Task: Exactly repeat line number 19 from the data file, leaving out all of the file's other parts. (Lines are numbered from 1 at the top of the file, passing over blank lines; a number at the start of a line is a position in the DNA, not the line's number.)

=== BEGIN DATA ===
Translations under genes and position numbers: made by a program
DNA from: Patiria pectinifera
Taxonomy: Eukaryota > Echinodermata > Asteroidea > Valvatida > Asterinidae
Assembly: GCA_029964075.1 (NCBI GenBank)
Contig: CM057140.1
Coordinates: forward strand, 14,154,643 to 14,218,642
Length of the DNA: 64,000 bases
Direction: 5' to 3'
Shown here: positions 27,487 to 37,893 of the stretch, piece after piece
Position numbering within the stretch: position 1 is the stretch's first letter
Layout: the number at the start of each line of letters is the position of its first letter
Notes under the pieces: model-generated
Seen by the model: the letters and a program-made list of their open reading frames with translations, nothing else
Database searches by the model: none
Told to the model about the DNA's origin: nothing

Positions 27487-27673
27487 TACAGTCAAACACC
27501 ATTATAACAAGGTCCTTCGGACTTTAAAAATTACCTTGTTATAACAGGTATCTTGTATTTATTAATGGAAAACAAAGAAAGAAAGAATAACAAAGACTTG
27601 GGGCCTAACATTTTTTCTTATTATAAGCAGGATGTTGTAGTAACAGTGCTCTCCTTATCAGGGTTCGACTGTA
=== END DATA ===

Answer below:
27601 GGGCCTAACATTTTTTCTTATTATAAGCAGGATGTTGTAGTAACAGTGCTCTCCTTATCAGGGTTCGACTGTA